Medical-Massage vs Holistic nursing

  1. I am currently an RN working on a med-surg unit, but am interested in going back to school for some type of alternative medicine, such as massage therapy or getting a degree in holistic nursing. I have read many threads about the difficulty in finding full time work as a massage therapist, but was wondering if learning medical-massage is of any more value in the job market. Also does anyone know what type of job prospects I would have if I went back to get a degree in holistic nursing? Please let me know
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  2. 4 Comments

  3. by   Nemhain
    Quote from aquarius11
    I am currently an RN working on a med-surg unit, but am interested in going back to school for some type of alternative medicine, such as massage therapy or getting a degree in holistic nursing. I have read many threads about the difficulty in finding full time work as a massage therapist, but was wondering if learning medical-massage is of any more value in the job market. Also does anyone know what type of job prospects I would have if I went back to get a degree in holistic nursing? Please let me know
    I'm not familiar with degrees in holistic nursing, but you can be certified in holistic nursing just the same as someone is certified in Med/Surg nursing or ER nursing. However, in order to be able to sit for the Holisitic Nursing Certification exam you need to have a BSN and have practiced a complementary/alternative modality (like massage) for a year or two prior to that. Two of my college professors were certified in holistic nursing, but they said there wasn't a specific job a holistic nurse would occupy. They both did the courses for personal enrichment.

    I've been been a massage therapist for many years. Most of the employers of therapists I've known don't give preference to "medical massage" over other forms such as neuromuscular therapy, trigger point or deep tissue. There has been some controversy over the use of the term "medical massge". Some schools are using it to sound a little more "official", when really the training at some of these schools doesn't differ from other schools that teach other forms of massage. I've looked the definition of "medical massage" and there are as many definitions of it as there are stars in the sky. However, if you're seeking to be a nurse in medical facility you may get preference for the "medical massage" designation.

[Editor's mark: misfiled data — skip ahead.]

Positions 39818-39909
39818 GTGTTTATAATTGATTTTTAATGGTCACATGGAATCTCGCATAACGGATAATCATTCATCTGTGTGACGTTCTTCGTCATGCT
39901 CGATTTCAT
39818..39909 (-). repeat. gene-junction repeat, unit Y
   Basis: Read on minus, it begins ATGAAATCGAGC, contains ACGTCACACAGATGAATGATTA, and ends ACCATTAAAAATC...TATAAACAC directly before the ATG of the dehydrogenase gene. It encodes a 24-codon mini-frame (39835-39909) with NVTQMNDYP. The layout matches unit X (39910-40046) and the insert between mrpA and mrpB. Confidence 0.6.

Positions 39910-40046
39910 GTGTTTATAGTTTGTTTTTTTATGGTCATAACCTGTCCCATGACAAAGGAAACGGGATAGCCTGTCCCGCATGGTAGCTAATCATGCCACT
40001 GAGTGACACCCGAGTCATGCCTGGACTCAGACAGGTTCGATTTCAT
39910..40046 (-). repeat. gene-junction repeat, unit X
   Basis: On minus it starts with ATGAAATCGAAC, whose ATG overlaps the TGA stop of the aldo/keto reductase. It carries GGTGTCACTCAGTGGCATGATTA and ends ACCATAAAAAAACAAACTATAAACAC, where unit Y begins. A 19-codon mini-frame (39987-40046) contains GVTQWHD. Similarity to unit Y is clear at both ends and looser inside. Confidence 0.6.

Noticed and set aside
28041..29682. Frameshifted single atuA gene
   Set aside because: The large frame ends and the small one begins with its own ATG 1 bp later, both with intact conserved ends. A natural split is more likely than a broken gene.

Last edit by Nemhain on Sep 18, '06
  4. by   aquarius11
    Thanks for the reply! Any advice on what type of massage to study in order to work in a spa setting, or any general advice about getting into massage as a career?
  5. by   happybody
    Hey Aquarius:

    I wanted to field your question--I've worked at spas and at PT and chiropractic clinics, running the gamut of massage therapy. If you want to work in a spa, definitely go to a school that offers Swedish massage, the basic strokes and kneading that all (or most) massage therapists do. You also may want to check out courses in reflexology, herbology, aromatherapy and hydrotherapy. All of these are used in spa work.

    Also, check with your state's regulating body to see what sort of training you need to work as a therapist (i.e. how many hours of training, what sort of exams you may need to take for licensing, etc.) and see if your school fulfills those requirements.

    Also, let me address your question of how much more lucrative "medical massage" is versus relaxation massage: it depends on you, where you work, the clientele you attract and how good you are at marketing yourself. I work part time as a therapist out of my own office and see a decent number of clients each week who've had injuries of one sort or another. However, I always include a sort of "smoothing" at the end of the session (relaxing strokes and gentle stretches) to help the nervous system bounce back from the intensity of the session. So, I utilize both the clinical and the relaxing work in my practice. People seem to like it. Hope that helps.

    Be well,

    happybody
  6. by   indygirl
    I am an Rn and also a medical massage therapist. I live in a very rural area and I do work in a Dr. office but the jobs are few and far between. I feel it will become more useful as time progresses. But some weeks I do as few as a4 massages.

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